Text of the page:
9. The method as claimed in claim 7, further comprising forming a metal pad on each of the upper interconnection sections.

10. The method as claimed in claim 7, wherein forming the intrinsic layer comprises depositing the intrinsic layer on the semiconductor substrate, the first conductive layer and in the first trench by a PECVD process, so that the second trench is formed above the first trench.

11. The method as claimed in claim 7, wherein forming the second conductive layer comprises depositing the second conductive layer on the intrinsic layer and in the second trench by a PECVD process, so that the third trench is formed in or above the second trench.

12. The method as claimed in claim 7, wherein the step of forming the light blocking part comprises the steps of: forming a metal layer on the second conductive layer and in the third trench; and forming the light blocking part in the third trench by etching the metal layer.

13. The method as claimed in claim 12, wherein etching the metal layer comprises chemical mechanical polishing the metal layer.

14. The method as claimed in claim 7, further comprising a step of forming a color filter on or above the top electrode.

15. The method as claimed in claim 14, comprising forming a plurality of color filters on or above the top electrode.

16. The method as claimed in claim 15, wherein a first color filter completely overlaps a first one of the upper interconnection sections, a second color filter completely overlaps a second one of the upper interconnection sections, and a third color filter completely overlaps a third one of the upper interconnection sections.

17. The method as claimed in claim 7, wherein the adjacent upper interconnection sections are spaced apart from each other by a first predetermined distance.

Description:

The present application claims priority under 35 U.S.C. 119 to Korean Patent Application No. 10-2007-0088257 (filed on Aug. 31, 2007), which is hereby incorporated by reference in its entirety.

BACKGROUND

The invention relates to an image sensor and a manufacturing method thereof.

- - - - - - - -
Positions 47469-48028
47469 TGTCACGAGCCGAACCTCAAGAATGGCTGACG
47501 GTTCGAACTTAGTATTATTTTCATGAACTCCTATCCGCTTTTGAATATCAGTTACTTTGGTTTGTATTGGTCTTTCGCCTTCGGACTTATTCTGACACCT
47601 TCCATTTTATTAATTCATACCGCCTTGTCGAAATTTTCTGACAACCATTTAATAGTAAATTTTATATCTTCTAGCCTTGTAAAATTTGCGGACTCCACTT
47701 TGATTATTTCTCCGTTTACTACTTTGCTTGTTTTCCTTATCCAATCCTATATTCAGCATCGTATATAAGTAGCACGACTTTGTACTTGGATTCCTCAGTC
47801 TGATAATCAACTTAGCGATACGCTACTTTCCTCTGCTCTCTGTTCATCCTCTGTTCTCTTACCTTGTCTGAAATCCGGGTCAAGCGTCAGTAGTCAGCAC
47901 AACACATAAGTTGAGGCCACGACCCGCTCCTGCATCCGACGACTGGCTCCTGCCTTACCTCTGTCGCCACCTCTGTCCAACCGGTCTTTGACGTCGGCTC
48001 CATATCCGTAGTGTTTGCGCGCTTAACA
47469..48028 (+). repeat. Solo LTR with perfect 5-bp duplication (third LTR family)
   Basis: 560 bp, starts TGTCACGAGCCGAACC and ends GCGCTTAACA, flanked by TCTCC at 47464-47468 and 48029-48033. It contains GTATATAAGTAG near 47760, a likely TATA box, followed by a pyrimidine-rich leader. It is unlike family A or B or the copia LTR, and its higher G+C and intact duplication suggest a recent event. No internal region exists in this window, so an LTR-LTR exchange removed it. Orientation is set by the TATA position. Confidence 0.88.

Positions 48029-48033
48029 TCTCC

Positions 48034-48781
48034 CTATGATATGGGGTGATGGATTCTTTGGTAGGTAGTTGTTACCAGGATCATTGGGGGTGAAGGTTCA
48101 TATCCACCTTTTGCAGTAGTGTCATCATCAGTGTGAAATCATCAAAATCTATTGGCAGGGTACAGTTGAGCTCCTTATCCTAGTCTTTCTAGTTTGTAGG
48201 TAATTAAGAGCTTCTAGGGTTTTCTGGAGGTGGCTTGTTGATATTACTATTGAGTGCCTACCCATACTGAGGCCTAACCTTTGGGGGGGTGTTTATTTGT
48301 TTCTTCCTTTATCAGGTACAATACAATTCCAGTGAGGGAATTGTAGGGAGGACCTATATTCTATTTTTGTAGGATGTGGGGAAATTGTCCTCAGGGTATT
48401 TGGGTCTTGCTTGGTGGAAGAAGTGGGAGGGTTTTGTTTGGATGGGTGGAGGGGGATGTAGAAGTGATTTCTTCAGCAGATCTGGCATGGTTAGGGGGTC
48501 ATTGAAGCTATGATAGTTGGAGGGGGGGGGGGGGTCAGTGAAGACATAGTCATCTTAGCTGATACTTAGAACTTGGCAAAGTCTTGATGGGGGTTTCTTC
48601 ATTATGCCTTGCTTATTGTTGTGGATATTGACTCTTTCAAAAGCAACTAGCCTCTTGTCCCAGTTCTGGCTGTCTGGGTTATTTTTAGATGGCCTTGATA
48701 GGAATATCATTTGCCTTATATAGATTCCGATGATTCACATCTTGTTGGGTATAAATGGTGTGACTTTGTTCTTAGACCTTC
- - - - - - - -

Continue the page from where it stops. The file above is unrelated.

The image sensor is a semiconductor device for converting an optical image to an electrical signal, and includes a CCD (charge coupled device) image sensor and a CMOS (complementary metal oxide silicon) image sensor.

The CMOS image sensor includes a photodiode and at least one MOS transistor in each unit pixel, and sequentially detects electrical signals of each unit pixel in a switching mode to realize images. The CMOS image sensor may have a structure in which the photodiode (which converts a received light signal to an electrical signal) and the transistor(s) (which process the electrical signal) are horizontally disposed on a semiconductor substrate. According to the horizontal CMOS image sensor, the photodiode and the transistor are horizontally adjacent to each other on a substrate. Thus, an additional area for forming the photodiode is required.

SUMMARY

Embodiments of the invention provide an image sensor capable of vertically integrating a transistor circuit and a photodiode, and a manufacturing method thereof.

An image sensor according to one embodiment includes a semiconductor substrate including a lower interconnection, a plurality of upper interconnection sections on or above the semiconductor substrate, a first trench between adjacent upper interconnection sections such that the adjacent upper interconnection sections are spaced apart from each other, a bottom electrode on an outer peripheral surface of each upper interconnection section, a first conductive layer on an outer peripheral surface of each bottom electrode, an intrinsic layer on the semiconductor substrate and the first conductive layer and in the first trench, forming a second trench in the first trench, a second conductive layer on the intrinsic layer and forming a third trench in the second trench, a light blocking part in the third trench; and a top electrode on the light blocking part and the second conductive layer.